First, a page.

Understanding Ops

I’m trying to understand Ops. After watching this video and the previous one given by @ctrueden :

I looked at templates, tutorials, Crop Confocal Series, and I was wondering - how would I know which ops are available? (for example, how would I find the cropping Op that is shown in this tutorial)

Also, how would I know which arguments to pass the Op? I see that @bnorthan used the Op like this:

c0=ops.image().crop(img, Intervals.createMinMax(0, 0, 0,0,xLen-1, yLen-1, 0, zLen-1))

Is there a place in which I can look to see how to use Ops, which arguments to pass them, and how I would understand what Intervals.createMinMax and things like that are?


1 Like

Hi @Avital_Steinberg,

documentation for ImageJ-Ops is still incomplete, see the FAQ list on the ImageJ Ops wiki page.

  • There is ops.help() which returns a list of Ops and their signatures (i.e. its arguments).

  • @hinerm made a Browse Ops command that’s hopefully being included soon:

1 Like

Hi Avital

As @imagejan mentioned, @hinerm is making progress on some tools to explore ops. If they are ready for people to test you could try those out.

You could look at the ops namespace in the ImageJ javadoc

I saw on another thread that you program in java and imglib. Do you use eclipse??

If not, and if you are making a long term investment in imglib/imagej-ops you might consider it. It is a pretty powerful tool to explore code. @ctrueden often gives useful tutorials on it at the beginning of Hackathons. (if they haven’t allready LOCI should make a video of one of these). Even if I am writing a macro or script in the Fijji editor I usually have a copy of eclipse open with the core imglib and imagej projects loaded.

For example, if I wanted to find info about the crop op using Eclipse, I’d use ctrl+shift+T to open up the type search box. I’d search for crop (you can define a ‘working set’ if you wanted to only explore ops). I’d then take a look at the various crop ops and their parameters. I’d use the F3 to open up parameter types if I needed to know more. (for example what an Interval is)

That may be overly complicated for someone just starting, but learning more about eclipse has been a good long term investment for me. I can explore code reasonably fast now using shortcuts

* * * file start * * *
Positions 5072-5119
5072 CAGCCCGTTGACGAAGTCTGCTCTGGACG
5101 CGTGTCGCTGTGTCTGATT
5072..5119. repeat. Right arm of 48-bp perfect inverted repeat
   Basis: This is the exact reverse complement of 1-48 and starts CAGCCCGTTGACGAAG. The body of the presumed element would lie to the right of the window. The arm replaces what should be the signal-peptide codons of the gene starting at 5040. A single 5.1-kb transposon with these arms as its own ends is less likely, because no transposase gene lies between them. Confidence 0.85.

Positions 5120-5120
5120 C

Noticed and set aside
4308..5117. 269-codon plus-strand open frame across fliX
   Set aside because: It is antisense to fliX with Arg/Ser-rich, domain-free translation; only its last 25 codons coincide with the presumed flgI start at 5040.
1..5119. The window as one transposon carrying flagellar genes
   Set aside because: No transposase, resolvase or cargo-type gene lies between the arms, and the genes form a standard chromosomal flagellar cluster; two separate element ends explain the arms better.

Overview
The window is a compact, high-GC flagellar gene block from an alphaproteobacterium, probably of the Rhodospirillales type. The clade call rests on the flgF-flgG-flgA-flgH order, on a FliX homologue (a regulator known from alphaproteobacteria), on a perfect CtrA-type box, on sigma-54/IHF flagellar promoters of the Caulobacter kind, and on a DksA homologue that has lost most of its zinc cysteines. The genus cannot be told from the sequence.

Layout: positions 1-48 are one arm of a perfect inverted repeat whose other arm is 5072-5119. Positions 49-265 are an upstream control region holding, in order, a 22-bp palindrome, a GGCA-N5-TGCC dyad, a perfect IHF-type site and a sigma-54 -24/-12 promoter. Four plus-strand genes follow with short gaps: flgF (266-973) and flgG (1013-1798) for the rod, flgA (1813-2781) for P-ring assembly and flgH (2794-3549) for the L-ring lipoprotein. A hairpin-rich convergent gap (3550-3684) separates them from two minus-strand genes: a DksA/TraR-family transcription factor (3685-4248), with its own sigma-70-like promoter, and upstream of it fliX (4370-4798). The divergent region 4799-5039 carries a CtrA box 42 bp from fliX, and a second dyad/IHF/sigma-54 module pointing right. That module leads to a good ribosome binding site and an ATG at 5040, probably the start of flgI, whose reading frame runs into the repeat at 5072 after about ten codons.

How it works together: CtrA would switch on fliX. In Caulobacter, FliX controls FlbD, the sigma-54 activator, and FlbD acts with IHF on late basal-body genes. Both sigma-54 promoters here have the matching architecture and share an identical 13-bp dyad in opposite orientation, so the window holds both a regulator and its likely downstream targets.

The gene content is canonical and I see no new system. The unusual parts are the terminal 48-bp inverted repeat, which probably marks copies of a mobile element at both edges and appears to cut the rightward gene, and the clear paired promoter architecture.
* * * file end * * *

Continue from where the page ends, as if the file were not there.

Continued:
This command (Plugins > Browse Ops...) is available now in an up-to-date Fiji.

Right now it lets you see each Op available, sorted by namespace, with all implementations available (and thus what parameters can be used to call said Op)

I also started an issue to discuss future directions for this command.


Oh, great, I missed that it’s already available! :smile:

Hi Brian,
I’ve used Eclipse before, but I haven’t used Maven yet. So I guess the complicated part would be to figure out how to set up Eclipse with Maven and which dependencies I need. Would I need the core ImageJ and imgLib2 to use Ops? Or something else?


There is a fiji help page on maven with Eclipse

Maven should take care of all the dependencies for you, so you can get by with only imagej-ops.

Maven is really easy to use with existing projects. You just type ‘mvn’ on the command line, and it goes through the entire build lifecycle, downloads all the dependencies and builds and tests the project.

I found the Maven in 5 minutes a handy way to learn the basics about the maven build cycle.

1 Like

Thanks a lot for the links and tutorials - I will try it out,


Thanks a lot, @hinerm and @imagejan ! If I look at an example command from one of the Python tutorials,
it goes like this:

psf=ops.create().kernelGauss([5, 5, 5])

And in the documentation, it goes like this:


(Img output) = net.imagej.ops.create.kernelGauss.CreateKernelGaussSymmetric(
     Type outType?,ImgFactory fac?,int numDimensions,double sigma,double[] calibration?)


(Img output) = net.imagej.ops.create.kernelGauss.CreateKernelGauss(Type outType?,
    ImgFactory fac?,double[] sigma,double[] calibration?)

So what is [5,5,5]? I would guess it’s numDimensions, but it seems as if double sigma is also supposed to be specified.


You are running ops.create().kernelGauss() with a single parameter, an array: [5, 5, 5]

The correct signature will automatically be used, in this case it is:

(Img output) = net.imagej.ops.create.kernelGauss.CreateKernelGauss(double[] sigma)

since all other parameters of that signature are optional. The array [5, 5, 5] will be treated as an array of doubles ([5.0, 5.0, 5.0]), meaning that sigma = 5.0 for each of the three dimensions.

Thanks, Jan! Now I understand how to read the help. I still have to learn about the new data structures such as: ImgFactory, Img, Interval, etc. in order to understand how to use ops.

Yep, at least until the high-level documentation and tutorials improve. Check out the ImgLib2 resources for more details on those classes.